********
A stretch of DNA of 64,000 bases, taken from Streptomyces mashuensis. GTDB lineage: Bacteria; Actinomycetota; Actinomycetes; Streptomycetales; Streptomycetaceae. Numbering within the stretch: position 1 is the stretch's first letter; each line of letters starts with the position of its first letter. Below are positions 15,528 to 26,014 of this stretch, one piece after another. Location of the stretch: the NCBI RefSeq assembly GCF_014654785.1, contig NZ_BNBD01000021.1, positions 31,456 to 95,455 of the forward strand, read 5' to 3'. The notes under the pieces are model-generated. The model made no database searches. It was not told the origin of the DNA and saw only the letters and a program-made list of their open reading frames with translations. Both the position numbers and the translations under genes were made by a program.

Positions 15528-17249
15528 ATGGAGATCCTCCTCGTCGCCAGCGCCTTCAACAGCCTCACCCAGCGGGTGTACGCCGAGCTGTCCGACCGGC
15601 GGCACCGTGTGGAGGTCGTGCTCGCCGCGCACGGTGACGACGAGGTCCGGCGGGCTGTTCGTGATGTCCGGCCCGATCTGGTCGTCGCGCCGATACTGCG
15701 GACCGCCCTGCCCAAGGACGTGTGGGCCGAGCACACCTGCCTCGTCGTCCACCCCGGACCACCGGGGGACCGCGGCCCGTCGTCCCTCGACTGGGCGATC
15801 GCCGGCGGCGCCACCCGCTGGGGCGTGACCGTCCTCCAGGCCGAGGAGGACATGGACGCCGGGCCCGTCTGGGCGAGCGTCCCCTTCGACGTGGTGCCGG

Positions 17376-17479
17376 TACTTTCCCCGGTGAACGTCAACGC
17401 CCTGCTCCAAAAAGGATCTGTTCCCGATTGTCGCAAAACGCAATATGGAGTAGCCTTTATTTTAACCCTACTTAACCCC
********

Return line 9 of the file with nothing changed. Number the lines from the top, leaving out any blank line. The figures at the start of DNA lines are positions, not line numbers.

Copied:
17401 CCTGCTCCAAAAAGGATCTGTTCCCGATTGTCGCAAAACGCAATATGGAGTAGCCTTTATTTTAACCCTACTTAACCCC